Innez: I guess it just comes down to getting the foundations right for a band like DEAFCULT. There’s a fine line between good noise and bad noise you know? At least for a band like us. We need that initial guitar rhythm to write the rest of the song around. Adding in a solid bass line and drums, then we can add the textural guitars, the cream on top. This just seems to work for us and if it ain’t broke, why fix it right?!?
DKFM: DEAFCULT is properly labeled as “noisy pop” or simply “noise pop”, yet many would lump you into both the shoegaze and dream pop categories. Are you comfortable with those tags, with ANY tags, applied to your sound?
Stevie: I don’t really think it’s that important how people categorise music. It’s easier for some people to put things into groups, which is fine! Other people just don’t worry about it. However you want to do it is cool I reckon.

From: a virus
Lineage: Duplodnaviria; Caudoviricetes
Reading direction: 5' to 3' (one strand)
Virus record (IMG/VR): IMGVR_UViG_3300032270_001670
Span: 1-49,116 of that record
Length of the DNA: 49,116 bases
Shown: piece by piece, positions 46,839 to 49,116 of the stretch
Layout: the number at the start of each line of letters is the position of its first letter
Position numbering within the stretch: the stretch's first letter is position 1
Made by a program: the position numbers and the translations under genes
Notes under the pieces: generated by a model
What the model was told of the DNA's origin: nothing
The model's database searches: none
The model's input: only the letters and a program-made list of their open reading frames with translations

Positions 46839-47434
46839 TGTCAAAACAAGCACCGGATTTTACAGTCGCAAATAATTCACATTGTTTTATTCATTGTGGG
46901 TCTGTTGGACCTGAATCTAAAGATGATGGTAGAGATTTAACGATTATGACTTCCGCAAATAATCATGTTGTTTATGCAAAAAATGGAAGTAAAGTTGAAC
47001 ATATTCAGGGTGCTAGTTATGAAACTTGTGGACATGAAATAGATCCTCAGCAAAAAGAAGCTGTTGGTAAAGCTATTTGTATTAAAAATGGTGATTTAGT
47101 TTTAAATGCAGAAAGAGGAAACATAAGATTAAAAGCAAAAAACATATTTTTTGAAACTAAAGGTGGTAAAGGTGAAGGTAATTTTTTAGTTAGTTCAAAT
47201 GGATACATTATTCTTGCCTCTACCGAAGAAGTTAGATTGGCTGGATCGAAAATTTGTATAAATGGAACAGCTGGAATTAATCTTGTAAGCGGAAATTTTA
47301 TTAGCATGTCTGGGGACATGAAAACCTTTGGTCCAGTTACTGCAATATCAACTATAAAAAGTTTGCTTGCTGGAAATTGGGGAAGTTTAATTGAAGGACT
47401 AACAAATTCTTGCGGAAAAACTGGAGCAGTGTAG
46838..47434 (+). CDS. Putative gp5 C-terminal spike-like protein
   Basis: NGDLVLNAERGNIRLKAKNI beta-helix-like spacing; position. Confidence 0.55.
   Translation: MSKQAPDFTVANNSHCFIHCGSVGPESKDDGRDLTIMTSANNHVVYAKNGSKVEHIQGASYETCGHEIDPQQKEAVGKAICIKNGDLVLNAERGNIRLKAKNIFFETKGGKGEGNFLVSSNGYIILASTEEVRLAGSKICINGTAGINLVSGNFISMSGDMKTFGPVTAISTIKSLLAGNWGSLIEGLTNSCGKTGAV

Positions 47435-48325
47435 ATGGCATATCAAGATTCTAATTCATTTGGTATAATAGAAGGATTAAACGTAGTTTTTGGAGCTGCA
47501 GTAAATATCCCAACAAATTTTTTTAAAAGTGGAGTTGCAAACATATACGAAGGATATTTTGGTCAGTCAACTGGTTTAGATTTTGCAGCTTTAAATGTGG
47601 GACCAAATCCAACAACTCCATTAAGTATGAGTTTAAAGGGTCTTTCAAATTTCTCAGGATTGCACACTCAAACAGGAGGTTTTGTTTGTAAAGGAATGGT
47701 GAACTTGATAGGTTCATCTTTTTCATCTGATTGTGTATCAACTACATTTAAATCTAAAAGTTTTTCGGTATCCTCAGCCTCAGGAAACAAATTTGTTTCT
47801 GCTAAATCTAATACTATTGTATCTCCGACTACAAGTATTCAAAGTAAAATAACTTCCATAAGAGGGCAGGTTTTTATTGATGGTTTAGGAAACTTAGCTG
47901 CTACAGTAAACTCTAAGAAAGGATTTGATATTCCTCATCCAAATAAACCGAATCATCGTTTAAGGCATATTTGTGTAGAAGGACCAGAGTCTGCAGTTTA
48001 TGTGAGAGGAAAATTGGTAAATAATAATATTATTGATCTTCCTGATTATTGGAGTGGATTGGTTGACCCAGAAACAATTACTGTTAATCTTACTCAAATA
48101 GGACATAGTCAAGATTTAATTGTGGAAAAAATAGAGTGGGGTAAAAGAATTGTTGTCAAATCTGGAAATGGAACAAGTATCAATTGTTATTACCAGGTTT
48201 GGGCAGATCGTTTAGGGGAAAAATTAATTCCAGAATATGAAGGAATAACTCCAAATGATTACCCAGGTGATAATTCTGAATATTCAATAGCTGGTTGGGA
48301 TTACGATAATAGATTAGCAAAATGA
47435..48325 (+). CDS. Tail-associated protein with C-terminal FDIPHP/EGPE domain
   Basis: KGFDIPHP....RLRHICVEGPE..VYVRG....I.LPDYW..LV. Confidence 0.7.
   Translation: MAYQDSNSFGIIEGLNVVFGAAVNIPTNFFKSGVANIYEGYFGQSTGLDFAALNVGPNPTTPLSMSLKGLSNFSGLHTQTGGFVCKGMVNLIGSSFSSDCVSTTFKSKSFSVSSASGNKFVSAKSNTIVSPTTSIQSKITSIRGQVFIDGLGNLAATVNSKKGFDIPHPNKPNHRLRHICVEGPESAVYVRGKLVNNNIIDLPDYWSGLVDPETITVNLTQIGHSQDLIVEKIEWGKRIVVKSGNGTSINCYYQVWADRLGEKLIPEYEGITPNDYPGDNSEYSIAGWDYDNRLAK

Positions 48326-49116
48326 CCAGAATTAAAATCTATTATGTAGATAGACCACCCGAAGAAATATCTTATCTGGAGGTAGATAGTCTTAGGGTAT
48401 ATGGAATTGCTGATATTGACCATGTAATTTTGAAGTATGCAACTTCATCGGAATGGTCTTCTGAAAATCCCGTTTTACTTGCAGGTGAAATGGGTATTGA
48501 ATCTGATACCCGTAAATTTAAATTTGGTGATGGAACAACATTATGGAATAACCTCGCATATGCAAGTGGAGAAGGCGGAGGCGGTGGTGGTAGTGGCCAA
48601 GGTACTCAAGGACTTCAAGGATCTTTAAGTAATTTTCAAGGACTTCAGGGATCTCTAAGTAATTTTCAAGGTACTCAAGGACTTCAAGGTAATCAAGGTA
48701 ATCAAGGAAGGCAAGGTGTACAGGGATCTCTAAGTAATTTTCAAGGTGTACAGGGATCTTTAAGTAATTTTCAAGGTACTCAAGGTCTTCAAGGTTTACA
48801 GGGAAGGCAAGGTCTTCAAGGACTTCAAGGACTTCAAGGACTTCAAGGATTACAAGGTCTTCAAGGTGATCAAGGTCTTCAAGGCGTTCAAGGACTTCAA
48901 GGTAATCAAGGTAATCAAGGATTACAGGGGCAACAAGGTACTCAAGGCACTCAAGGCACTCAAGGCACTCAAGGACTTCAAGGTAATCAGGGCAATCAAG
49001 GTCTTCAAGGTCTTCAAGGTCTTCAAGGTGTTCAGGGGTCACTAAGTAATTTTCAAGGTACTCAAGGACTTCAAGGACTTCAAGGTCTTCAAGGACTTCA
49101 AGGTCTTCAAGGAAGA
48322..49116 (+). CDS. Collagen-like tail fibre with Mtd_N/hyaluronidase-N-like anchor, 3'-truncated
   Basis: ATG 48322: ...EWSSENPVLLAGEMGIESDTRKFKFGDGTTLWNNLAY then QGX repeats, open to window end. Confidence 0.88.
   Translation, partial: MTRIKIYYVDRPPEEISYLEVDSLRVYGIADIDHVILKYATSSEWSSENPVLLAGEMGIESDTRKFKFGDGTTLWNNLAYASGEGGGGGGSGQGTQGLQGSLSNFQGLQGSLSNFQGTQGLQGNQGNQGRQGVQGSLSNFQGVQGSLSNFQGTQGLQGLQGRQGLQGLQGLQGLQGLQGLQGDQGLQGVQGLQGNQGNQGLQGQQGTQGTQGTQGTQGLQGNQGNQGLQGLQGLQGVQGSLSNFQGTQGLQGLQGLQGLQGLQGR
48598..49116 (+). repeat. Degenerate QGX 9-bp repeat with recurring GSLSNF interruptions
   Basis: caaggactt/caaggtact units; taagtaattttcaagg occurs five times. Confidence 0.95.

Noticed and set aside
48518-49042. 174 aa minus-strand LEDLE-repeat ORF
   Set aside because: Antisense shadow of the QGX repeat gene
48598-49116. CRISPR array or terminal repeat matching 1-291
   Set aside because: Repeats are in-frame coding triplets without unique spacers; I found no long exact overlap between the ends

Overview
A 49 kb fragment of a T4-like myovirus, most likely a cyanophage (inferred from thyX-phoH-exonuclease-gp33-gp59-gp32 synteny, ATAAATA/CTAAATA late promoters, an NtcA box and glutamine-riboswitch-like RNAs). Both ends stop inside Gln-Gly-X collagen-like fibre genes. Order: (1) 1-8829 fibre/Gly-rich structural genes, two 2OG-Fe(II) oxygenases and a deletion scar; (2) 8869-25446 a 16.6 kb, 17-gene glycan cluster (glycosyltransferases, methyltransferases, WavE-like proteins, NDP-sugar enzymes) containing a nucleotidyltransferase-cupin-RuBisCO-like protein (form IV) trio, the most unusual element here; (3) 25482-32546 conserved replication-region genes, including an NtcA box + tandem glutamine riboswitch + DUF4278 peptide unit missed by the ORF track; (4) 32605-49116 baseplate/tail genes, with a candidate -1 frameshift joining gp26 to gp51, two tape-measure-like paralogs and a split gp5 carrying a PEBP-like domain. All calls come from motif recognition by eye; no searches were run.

Innez: I think we’re pretty easy going when it comes to tags and being categorised. AURAS is a pretty varied record so could be labelled under a few different genres. Ultimately, if you like it and want to call it shoegaze, dream pop, whatever you like, go for it!
DKFM: How long did Auras take to record and produce, and what was it like jumping from a well-regarded Bandcamp EP to a label-signed full album?
Stevie: AURAS took a long time. We recorded it and then wanted to change it a year later. Hobbledehoy were very good about it, most labels would have freaked out at us. They waited a year for us to turn around and say we aren’t feeling this yet we are doing it again. The album’s complete, out now on Hobbledehoy, burning up the charts.